Tuesday, July 21, 2009

Days Three and Four

I rented a board the day following my first time out so I wouldn't chicken out and scrub the whole idea. The good news is that I didn't shake while renting it; the bad news is that the guy didn't offer wax and I was too nervous to ask. Bummer. So it was a slippery situation out there. 

This was only my second time screwing around on the board alone, so it was very rookie-tastic. I paddled out, falling off every twenty feet or so. It's so humiliating/humbling to fall off a surfboard in front of a long line up of bored surfers awaiting a wave. They're hanging out, looking around, and I provided a great focal point. Sometimes you have to really swallow your pride to learn something new.

When I'm running at the local high school track, it never fails - there are always a group of 18 year old girls in their booty shorts (with the waistband rolled down several times, because the shorts aren't small enough?) and sports bras on the track with me. They're running faster than I am and maintaining conversations while circling the track in a cluster. Their bodies are a study in elasticity. I imagine them looking and me and thinking, "I am never going to get old." So when I run, I look at the track in front of me and block everything out, pretend no one is there, and just focus on the run. Most of the time I'm successful at it, and when I can block everyone out, I notice I run faster, better. That's what I tried to do at Waikiki - block everyone out and just focus on my experience. I wasn't always able to do it, but I tried.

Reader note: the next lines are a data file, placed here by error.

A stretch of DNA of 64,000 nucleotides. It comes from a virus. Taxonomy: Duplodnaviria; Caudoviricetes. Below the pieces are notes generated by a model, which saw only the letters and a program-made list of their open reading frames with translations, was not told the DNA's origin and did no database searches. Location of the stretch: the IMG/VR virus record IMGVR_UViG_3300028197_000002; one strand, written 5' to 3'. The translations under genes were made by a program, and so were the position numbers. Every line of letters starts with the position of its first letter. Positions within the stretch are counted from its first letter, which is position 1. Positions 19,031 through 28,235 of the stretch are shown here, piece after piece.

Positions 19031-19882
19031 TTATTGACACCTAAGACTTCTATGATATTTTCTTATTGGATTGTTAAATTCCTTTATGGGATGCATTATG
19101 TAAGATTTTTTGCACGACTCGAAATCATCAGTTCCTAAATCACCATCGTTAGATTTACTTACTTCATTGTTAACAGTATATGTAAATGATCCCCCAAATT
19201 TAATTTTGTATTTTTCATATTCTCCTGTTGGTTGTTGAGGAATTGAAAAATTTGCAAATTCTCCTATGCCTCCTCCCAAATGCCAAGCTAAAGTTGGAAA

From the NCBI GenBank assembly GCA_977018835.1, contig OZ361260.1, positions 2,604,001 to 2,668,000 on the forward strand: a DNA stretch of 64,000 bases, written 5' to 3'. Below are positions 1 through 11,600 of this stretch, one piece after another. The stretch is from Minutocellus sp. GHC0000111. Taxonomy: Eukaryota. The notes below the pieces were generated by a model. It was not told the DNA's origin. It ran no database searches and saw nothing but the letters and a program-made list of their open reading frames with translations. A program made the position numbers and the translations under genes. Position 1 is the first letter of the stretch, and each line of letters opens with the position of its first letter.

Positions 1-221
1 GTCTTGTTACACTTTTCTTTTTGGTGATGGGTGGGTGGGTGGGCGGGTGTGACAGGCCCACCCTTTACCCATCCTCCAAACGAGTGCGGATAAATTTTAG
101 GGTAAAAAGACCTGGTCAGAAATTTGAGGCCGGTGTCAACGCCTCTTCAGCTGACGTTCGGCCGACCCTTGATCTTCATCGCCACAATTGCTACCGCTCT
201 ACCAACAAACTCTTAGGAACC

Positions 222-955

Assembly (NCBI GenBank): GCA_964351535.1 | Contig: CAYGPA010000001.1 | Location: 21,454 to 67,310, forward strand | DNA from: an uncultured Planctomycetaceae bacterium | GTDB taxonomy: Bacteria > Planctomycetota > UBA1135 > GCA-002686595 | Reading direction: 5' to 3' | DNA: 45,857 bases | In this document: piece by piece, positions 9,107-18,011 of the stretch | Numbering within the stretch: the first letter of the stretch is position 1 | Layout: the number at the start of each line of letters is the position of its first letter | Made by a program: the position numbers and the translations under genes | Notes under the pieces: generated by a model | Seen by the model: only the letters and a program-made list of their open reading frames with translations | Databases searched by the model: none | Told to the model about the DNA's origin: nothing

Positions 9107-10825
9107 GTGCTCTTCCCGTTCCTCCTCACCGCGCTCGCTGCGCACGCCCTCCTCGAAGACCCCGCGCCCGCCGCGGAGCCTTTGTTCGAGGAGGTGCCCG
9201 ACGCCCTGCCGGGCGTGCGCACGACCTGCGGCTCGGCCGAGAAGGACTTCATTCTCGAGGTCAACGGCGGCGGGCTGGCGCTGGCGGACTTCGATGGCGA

One super fun thing is that when you're paddling out to the surf, you face waves that are coming in your direction. One way to get through the waves without getting pushed off your board or losing too much ground is to do a small half push up right when they reach your board. You raise your upper body so the waves go in between your body and the board, which kind of disperses the impact. This guy is kind of doing it below.

In Oregon, I do those little push ups and the water goes between me and the board and I keep going. In Hawaii, the waves are different (bigger? I don't know) and when the wave would come and I would push up, the force of it kicked my legs up and I caught air every time! It was awesome! That was my favorite part. 

So I just paddled out past the surfers, gave them some entertainment, and tried to get used to my board. When I got out to a spot that looked safe from surfers and waves, I just did little drills for a couple of hours. I'd slide off the board, hop back on (that's a sight to see), lay down on my belly, sit up, lay back down, and slide off. Over and over. Moving around is tougher than it sounds. Also, when I go from laying down to sitting, I'm always in the wrong spot on the board, so I have to do this crazy scootch dance to try to get where I need to be. It's a delicate situation because the board is extra big (because I'm new) and I'm straddling it, and I already learned on my first day that I can't really use my legs to grip it. Also, when you're sitting on the board and waves come up behind you that aren't big enough to surf but are big enough to give you a little impact, you have lean back into the wave to stay balanced. To do that, you have to be at the right spot on the board, or it's going to shoot out in front of you like a rocket. Thus, the scootching. In that time I'd also practice bringing my left foot up and gripping the rails to do a little half pop-up to try to get my body to remember what to do when I'm actually ready to try to catch a wave.